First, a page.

Sept 9, Longhwaite
My third day in this hostel, so ideally situated and so comfortable. I wanted to see the villages of Stonethwaite and Rosthwaite, on the way I enjoyed the birds in the early morning flitting around in the hedges. Stonethwaite, obviously named for the clearing of the stones, as it is well up the valley towards Scafell Pike which continually tumbles rocks off of its slopes. The thwaites are clearings not crossing as I thought. And a lot of clearing would be needed here. Rosthwaite is a clearing in the rose bushes.
In the Stonethwaite church they indicated that when the Scandinavian settlers came in the tenth century they began the work of clearing the fields. The endless stone fences and stone buildings are the obvious result of the clearing, but more important to the farmers was to get clear fields so the grass could grow. No doubt the work never ends and the farmers have been at it for 1000 years.
After walking up the valley, and spending sometime taking pictures in Stonethwaite Beck, I turned around as today I was heading into the big city, Kewick to do some business. I caught a second bus immediately, taking me through Keswick on towards Grasmere for about 5 miles as I wanted to see The Castlerigg Stone Circle.
Castlerigg is one of the better of the many stone circles in Britain, the most important being Stonehenge that I will not likely get to see. It is about a km off of the main road well outside of Keswick and I got to it by climbing through a break in the stone fence. There were about 10 people sitting around appreciating the setting. One couple were sitting amongst the stones burning incense (I don’t always know what Maryanna smells like) and chanting. I waited for a while but the spirits did not visit me. There are about 20 stones, the largest about 2 m above the ground. The setting, in a green field with mountains in the distance all around, could not be more inviting.
Back through town, very much a tourist town, to pick up a few things and back on the bus to Roshwaite, much nicer in my mind.
I made a lot of bookings from the hostel,
Sept 10 Buttermere
I packed up everything and after breakfast got on the bus and continued on over Honister pass into the next valley where I will spend two nights. I dropped my bags in the YHA at about 9:30 and headed up onto the fell north of the valley. I was headed to Robinson Fell, interesting because it has such an ordinary name. It was mostly grassy slopes up the minor peak, across a boggy flat area and then another push up. It took about an hour and a half. I got there a minute or so before a Japanese woman , wh I have been talking with, who is staying at Longthwaite and doing walks each day. She was on the same bus as I came on and walked to Robinson from Honister Pass, taking a bit more than two hours. This seemed like a good thing for me to do, crossing Dale Head down to the pass to get the bus which I thought I had 1 ½ hours to catch. So I headed off going pretty fast. I crossed an intermediate fell and on up Dale Head making good time as there were very few rocks on the trail. I got to Dale head in good time looked at my watch and noted that I had misread my watch. I still had over 1 ½ hours before the bus arrived and it would only be ½ hour down to the pass. So I slowed down a bit, but still had enough time to eat a meat pie and have coffee at the visitor centre.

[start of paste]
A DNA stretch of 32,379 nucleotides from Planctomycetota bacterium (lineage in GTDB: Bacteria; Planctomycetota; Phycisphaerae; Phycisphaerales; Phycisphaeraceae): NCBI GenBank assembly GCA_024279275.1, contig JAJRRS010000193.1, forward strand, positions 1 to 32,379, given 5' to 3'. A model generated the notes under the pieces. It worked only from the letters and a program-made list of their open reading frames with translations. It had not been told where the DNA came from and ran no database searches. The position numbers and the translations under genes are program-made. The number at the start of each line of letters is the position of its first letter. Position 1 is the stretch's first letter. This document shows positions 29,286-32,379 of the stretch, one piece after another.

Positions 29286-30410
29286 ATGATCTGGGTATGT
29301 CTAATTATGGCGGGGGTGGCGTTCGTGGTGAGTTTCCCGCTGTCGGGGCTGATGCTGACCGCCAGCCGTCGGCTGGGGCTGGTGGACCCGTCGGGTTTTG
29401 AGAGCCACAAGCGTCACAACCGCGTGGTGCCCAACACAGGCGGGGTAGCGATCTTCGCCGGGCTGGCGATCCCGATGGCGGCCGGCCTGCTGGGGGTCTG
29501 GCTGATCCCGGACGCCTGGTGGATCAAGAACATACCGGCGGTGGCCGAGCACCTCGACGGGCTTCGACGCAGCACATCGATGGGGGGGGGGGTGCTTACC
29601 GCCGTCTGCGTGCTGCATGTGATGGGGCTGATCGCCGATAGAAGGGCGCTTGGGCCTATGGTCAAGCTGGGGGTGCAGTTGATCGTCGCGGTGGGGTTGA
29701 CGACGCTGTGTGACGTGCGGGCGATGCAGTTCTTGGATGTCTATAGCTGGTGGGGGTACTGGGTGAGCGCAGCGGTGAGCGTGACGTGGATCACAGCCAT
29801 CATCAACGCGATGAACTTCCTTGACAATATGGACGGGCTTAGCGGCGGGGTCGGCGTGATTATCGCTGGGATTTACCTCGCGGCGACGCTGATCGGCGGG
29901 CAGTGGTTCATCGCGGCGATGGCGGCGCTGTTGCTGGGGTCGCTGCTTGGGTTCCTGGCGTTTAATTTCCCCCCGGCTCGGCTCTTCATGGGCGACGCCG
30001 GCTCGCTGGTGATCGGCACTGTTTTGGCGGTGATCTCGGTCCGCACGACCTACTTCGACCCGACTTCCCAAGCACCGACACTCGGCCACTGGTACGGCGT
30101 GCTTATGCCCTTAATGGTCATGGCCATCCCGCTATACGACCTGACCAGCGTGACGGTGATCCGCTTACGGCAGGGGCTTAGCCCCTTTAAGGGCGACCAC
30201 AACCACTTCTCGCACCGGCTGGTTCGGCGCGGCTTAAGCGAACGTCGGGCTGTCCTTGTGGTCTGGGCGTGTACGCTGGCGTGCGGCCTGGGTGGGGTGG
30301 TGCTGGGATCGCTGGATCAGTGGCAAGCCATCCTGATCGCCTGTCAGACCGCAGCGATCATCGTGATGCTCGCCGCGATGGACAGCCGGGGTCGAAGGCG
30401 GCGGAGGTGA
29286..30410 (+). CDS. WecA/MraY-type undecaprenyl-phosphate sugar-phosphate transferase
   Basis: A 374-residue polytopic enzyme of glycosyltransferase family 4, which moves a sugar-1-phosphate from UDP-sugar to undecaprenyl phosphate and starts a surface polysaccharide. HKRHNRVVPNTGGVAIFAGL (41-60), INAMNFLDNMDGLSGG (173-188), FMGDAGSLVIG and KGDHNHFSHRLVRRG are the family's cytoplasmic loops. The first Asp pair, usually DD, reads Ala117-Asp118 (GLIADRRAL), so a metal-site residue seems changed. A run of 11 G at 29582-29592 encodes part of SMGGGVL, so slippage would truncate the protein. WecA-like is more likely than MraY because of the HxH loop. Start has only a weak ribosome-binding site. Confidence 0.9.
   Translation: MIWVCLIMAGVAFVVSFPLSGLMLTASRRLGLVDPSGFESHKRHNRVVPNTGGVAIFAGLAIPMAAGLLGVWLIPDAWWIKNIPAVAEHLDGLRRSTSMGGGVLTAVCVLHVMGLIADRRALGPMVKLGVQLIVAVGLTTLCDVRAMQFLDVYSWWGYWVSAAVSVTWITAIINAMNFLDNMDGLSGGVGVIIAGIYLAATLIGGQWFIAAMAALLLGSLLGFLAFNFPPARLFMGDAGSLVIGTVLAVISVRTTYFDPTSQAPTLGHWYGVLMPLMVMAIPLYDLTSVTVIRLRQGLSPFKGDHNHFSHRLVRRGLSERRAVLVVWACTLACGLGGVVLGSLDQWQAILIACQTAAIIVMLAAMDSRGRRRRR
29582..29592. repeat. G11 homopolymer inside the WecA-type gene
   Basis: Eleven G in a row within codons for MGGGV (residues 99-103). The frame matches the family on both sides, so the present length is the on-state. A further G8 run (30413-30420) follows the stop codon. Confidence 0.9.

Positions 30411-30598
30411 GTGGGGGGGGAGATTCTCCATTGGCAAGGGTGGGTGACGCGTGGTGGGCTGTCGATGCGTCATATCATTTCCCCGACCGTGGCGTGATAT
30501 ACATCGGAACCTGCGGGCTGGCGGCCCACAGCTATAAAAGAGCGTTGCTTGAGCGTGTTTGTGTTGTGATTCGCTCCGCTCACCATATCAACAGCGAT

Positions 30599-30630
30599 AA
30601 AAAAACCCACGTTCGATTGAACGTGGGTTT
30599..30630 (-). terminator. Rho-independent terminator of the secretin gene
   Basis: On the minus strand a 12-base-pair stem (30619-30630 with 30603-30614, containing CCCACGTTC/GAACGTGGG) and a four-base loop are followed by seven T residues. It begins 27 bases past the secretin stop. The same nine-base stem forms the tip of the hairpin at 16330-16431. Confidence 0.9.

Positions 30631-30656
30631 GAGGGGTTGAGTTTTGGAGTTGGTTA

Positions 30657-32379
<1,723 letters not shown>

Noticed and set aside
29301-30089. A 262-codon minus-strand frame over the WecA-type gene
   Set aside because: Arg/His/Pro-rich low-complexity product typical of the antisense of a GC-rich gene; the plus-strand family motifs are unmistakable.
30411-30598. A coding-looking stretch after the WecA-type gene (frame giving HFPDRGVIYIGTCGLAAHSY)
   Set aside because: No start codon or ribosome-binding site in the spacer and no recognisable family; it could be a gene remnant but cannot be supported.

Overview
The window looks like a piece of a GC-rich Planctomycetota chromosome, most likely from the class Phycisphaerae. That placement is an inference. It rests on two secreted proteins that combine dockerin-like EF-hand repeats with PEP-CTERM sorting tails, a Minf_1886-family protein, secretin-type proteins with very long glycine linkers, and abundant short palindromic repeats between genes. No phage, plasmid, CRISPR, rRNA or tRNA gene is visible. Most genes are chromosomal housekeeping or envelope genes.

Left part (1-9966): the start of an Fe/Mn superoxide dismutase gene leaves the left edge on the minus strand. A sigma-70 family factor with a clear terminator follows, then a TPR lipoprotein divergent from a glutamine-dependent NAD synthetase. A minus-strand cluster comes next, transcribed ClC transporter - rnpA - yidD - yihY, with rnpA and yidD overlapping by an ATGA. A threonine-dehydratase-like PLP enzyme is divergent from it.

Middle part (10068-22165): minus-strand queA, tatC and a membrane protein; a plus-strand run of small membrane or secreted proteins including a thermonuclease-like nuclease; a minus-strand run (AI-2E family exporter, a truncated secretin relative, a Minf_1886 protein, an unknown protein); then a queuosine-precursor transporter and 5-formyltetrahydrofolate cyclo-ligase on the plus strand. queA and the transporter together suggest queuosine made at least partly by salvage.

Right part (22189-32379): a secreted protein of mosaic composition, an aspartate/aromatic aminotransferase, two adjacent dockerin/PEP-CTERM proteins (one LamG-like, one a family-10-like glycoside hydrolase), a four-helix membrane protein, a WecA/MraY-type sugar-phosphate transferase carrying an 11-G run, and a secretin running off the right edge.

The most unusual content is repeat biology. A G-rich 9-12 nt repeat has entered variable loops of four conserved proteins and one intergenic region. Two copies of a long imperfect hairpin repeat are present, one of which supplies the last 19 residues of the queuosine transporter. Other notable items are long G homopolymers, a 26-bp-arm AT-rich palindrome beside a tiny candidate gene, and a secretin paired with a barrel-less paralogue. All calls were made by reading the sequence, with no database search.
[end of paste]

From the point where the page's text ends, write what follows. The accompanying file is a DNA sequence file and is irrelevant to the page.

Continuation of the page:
In the evening I had long talks with a couple doing a two night bike trip on road bikes with almost no gear. On the other end of the spectrum, at least equipment wise was a guy on an electric bike. He says the best he can get is about 25 miles, but not here where there are steep passes.
Sept 11, Buttermere
Early on the trail, the birds are singing and flitting through the hedges. The mist lies heavy on the green meadows and rises, almost blotting out the sun’s reflection on Buttermere Lake . It is always my favourite time on any hike, these first minutes, and I wonder again why no one else is out.
Soon the hike begins in earnest as I hit the flagstones leading up from the edge of the lake. Through fairly deep forest, it remains cool and fresh. Passing through a gate into a heather field I am soon into the sun as it peeks around the shoulder of High Stile, and the sweat begins to run. I try to force myself to slow down a bit by taking some pictures as I go. I understand, finally, that I do not have to rush in these hills.
I come upon a real live Shepherd of indeterminate age, he too is sweating. He is slowing making his way up the hills to bring his sheep down for lambing. Others are above him, and I can hear them calling, probability directing their dogs. Wrapped up in the community of fell walkers that I have been among for the last week, it is easy to forget that this elemental life is going on, little changed over the years.
The last bit of this way up Red Pike is pretty steep scree which is always good for an extra grunt or two.